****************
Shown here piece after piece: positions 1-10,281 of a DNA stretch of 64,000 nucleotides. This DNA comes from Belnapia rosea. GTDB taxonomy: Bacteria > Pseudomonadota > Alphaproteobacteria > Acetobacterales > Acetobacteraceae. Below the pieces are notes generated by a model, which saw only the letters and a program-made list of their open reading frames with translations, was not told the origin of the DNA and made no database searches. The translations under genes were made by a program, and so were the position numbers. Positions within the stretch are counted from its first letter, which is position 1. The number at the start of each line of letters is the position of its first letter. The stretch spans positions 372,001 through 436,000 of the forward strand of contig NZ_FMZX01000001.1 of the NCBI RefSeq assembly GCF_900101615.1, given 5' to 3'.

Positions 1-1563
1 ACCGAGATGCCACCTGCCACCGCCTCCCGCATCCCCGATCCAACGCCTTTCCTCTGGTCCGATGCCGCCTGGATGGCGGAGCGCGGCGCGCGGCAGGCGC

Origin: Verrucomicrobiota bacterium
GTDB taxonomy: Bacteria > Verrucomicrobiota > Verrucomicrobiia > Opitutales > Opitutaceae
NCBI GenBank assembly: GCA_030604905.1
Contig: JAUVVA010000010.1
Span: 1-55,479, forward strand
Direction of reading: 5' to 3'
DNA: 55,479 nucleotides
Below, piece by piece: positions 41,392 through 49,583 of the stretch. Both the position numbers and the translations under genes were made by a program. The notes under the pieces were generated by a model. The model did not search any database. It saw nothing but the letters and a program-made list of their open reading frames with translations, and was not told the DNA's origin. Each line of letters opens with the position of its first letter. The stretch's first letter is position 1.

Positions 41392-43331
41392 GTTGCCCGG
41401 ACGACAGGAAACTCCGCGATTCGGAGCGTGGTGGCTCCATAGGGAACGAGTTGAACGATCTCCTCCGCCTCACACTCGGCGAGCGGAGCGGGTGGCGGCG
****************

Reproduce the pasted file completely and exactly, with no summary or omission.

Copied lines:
Shown here piece after piece: positions 1-10,281 of a DNA stretch of 64,000 nucleotides. This DNA comes from Belnapia rosea. GTDB taxonomy: Bacteria > Pseudomonadota > Alphaproteobacteria > Acetobacterales > Acetobacteraceae. Below the pieces are notes generated by a model, which saw only the letters and a program-made list of their open reading frames with translations, was not told the origin of the DNA and made no database searches. The translations under genes were made by a program, and so were the position numbers. Positions within the stretch are counted from its first letter, which is position 1. The number at the start of each line of letters is the position of its first letter. The stretch spans positions 372,001 through 436,000 of the forward strand of contig NZ_FMZX01000001.1 of the NCBI RefSeq assembly GCF_900101615.1, given 5' to 3'.

Positions 1-1563
1 ACCGAGATGCCACCTGCCACCGCCTCCCGCATCCCCGATCCAACGCCTTTCCTCTGGTCCGATGCCGCCTGGATGGCGGAGCGCGGCGCGCGGCAGGCGC

Origin: Verrucomicrobiota bacterium
GTDB taxonomy: Bacteria > Verrucomicrobiota > Verrucomicrobiia > Opitutales > Opitutaceae
NCBI GenBank assembly: GCA_030604905.1
Contig: JAUVVA010000010.1
Span: 1-55,479, forward strand
Direction of reading: 5' to 3'
DNA: 55,479 nucleotides
Below, piece by piece: positions 41,392 through 49,583 of the stretch. Both the position numbers and the translations under genes were made by a program. The notes under the pieces were generated by a model. The model did not search any database. It saw nothing but the letters and a program-made list of their open reading frames with translations, and was not told the DNA's origin. Each line of letters opens with the position of its first letter. The stretch's first letter is position 1.

Positions 41392-43331
41392 GTTGCCCGG
41401 ACGACAGGAAACTCCGCGATTCGGAGCGTGGTGGCTCCATAGGGAACGAGTTGAACGATCTCCTCCGCCTCACACTCGGCGAGCGGAGCGGGTGGCGGCG